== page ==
Powers of attorney

As we may live until a ripe old age, which might involve coping with disability of one form or another, we need to think about the support we could need.

Many have heard the term “power of attorney”, but not many, we suspect, will have made the investment and appointed someone trusted to act as their representative if they become physically or mentally unable to look after themselves in old age.

If you become infirm and unable to make sensible decisions about your health care or finances, and have not appointed a lasting power of attorney (LPA), then management of health care and finances will pass to your doctors and the Court of Protection. Whilst these two outside-the-family institutions will no doubt try their best on your behalf, they may not do so in accordance with your wishes, or the wishes of your close family.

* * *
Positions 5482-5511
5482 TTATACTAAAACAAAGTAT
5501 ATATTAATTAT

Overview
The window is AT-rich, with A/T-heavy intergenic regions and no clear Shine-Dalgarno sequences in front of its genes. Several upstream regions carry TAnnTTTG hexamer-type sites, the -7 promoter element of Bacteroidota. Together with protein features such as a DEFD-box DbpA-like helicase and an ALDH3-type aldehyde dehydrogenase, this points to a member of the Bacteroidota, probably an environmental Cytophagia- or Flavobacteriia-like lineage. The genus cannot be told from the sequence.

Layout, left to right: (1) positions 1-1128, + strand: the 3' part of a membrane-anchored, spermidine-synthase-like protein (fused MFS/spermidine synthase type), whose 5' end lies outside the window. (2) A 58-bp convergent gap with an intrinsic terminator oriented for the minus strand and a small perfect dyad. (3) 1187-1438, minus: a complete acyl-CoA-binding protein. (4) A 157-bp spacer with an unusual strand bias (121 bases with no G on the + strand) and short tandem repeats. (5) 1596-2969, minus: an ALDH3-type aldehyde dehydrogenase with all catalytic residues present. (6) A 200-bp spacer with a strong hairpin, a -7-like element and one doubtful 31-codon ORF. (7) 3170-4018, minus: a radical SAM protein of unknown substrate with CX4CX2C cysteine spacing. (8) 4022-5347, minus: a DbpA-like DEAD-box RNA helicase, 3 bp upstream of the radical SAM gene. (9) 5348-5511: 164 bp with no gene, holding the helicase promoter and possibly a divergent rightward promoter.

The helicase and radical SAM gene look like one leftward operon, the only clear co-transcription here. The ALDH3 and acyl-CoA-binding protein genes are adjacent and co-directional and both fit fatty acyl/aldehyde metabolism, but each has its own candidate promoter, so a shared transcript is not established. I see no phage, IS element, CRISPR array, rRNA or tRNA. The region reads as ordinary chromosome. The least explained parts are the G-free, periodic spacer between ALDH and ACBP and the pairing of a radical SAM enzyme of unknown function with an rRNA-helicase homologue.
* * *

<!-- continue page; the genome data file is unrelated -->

There are two types of LPA that will deal with:

  • Health and welfare, and
  • Property and financial affairs.

You can complete the forms to apply for the two types of LPA with the Public Guardian’s office without professional assistance, but we recommend that you invest in proper legal advice as part of a wider consideration of other issues related to tax and inheritance.

LPAs, if properly considered, will give both you and your family a clearly defined structure to work within should you become incapacitated in old age. As you would expect, you need to be able to demonstrate that you have the mental capacity to make you own decisions when you make an LPA.

We can introduce you to solicitors to help you with this, or many other legal matters.   


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